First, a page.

“It appears to occur at the level of the hypothalamus,” says PhD candidate Rodrigo Carrasco, who is studying how OIF acts on the camelid brain. “However, we haven’t pin-pointed which neuron is triggered. We’re also interested in understanding which other molecules mediate the process.”
I joined Adams and Carrasco to try to answer those questions. But what started out as a straightforward, planned-out field season quickly changed to answering a new, urgent question â€“ what was going on with Touch of Magic?
Granulosa cell tumours
Granulosa cell tumours are a type of ovarian cancer that forms in the granulosa cells of an ovary’s follicles.
To our knowledge, the first documented case of this kind of a tumour in a llama occurred in 2010. Additionally, another granulosa cell tumour was reported in a dromedary camel in 2013. Although the tumours are occasionally seen in other species â€“ and account for about two to five per cent of ovarian cancers in women â€“ these are the only two reports of granulosa cell tumours in camelids that we know of.
In a healthy camelid, numerous spherical growing follicles of many sizes protrude from the surface of the ovaries. These follicles house immature egg cells that are waiting to be fertilized upon ovulation.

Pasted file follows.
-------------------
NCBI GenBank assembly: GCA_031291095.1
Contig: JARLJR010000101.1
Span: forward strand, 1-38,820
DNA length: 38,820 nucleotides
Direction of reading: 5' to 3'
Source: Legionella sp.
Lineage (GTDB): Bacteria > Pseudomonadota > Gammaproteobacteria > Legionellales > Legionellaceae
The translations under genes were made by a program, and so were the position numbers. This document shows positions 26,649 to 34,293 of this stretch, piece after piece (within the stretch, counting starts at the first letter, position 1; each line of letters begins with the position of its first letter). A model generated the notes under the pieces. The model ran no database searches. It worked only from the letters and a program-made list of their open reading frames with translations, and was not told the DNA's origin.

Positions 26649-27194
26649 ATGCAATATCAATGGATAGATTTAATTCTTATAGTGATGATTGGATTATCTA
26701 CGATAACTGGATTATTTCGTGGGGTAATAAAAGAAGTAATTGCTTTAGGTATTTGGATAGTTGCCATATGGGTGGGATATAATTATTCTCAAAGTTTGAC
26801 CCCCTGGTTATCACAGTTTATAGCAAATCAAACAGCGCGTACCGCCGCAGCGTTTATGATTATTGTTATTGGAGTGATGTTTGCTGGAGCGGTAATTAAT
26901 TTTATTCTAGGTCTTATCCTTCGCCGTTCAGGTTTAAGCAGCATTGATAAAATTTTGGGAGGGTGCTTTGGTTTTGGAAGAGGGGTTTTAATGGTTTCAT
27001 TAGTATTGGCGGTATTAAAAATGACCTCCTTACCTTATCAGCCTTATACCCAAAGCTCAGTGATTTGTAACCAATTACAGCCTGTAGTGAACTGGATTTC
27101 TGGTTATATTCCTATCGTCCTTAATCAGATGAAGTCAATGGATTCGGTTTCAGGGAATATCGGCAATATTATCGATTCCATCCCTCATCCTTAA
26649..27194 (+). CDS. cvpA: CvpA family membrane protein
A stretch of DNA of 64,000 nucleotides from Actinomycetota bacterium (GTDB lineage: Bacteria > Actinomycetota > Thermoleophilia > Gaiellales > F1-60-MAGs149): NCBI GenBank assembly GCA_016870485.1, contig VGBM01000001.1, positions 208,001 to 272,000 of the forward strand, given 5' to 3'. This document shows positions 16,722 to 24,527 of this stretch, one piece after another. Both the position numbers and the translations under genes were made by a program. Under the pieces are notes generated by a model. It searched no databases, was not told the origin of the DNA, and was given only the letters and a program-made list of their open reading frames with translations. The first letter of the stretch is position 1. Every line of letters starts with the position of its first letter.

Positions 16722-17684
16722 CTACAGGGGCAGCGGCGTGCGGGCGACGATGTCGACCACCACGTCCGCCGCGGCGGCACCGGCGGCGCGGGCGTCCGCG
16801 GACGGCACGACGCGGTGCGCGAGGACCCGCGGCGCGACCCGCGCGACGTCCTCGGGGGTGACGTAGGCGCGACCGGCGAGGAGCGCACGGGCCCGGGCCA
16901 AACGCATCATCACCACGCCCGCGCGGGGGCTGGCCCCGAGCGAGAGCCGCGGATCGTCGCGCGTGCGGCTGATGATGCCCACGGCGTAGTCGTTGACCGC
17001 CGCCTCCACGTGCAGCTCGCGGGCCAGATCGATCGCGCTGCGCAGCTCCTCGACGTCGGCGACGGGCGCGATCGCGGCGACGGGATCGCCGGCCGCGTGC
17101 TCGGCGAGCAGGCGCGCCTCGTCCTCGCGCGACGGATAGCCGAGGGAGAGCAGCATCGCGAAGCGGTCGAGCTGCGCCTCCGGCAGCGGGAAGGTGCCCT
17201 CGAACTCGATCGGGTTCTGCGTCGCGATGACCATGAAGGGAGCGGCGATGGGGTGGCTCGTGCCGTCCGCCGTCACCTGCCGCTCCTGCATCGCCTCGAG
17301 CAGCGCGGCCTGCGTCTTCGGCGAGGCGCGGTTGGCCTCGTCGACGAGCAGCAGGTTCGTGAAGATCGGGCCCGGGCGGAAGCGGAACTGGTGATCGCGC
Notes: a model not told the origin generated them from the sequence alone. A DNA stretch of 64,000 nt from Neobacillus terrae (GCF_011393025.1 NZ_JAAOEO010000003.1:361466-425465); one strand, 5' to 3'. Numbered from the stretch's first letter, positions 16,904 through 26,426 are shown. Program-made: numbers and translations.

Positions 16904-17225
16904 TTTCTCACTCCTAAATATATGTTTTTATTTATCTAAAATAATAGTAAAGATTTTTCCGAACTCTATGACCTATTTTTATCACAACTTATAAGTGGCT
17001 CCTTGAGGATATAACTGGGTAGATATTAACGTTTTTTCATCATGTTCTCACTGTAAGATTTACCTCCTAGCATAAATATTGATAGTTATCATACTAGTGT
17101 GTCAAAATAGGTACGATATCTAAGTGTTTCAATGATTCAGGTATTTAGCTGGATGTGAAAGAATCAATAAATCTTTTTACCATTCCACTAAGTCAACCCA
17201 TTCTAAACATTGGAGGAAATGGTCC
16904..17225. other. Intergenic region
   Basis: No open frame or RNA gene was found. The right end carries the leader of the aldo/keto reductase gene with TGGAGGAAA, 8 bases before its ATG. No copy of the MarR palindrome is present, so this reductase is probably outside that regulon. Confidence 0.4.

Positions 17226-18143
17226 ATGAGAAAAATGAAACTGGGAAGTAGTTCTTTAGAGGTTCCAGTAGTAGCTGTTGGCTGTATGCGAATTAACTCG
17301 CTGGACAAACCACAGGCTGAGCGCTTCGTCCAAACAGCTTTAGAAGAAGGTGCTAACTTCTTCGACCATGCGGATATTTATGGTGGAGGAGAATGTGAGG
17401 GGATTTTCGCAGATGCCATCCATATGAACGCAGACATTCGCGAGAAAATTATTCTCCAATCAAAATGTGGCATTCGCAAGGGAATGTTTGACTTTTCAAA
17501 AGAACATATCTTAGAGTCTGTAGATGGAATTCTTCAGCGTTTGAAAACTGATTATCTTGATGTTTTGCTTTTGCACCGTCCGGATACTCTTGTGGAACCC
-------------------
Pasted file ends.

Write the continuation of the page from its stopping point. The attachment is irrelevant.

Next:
Follicles continuously grow and shrink in waves. With each wave, only one follicle becomes the dominant ovulatory follicle, and all of the other subordinate follicles regress.
Each dominant follicle is lined by two major types of cells â€“ theca cells and granulosa cells. Both cell types help the follicle mature and prepare it for ovulation.
The process of follicular growth and selection of the dominant follicle is mediated by many hormonal changes:
- The hypothalamus, a small region of the brain, releases gonadotropin releasing hormone (GnRH).
- The release of GnRH triggers release of follicle stimulating hormone (FSH) from the anterior pituitary gland, a part of the brain that is nestled beneath the hypothalamus.
- FSH in turn stimulates follicles to grow, as well as multiplication of granulosa cells in the dominant follicle destined to release the egg it houses.
- The granulosa cells then release high levels of estrogen and inhibin â€“ both hormones feed back to the pituitary to inhibit FSH release. Granulosa cells are estrogen- and inhibin-production powerhouses in the dominant follicle.
- With less FSH circulating, the non-dominant follicles regress and the dominant follicle prepares to ovulate.
In granulosa cell tumours, granulosa cells multiply out of control. This causes morphological changes in the ovary and can result in excessive production of three key reproductive hormones â€“ estradiol, inhibin and anti-mullerian hormone.
The diagnostic process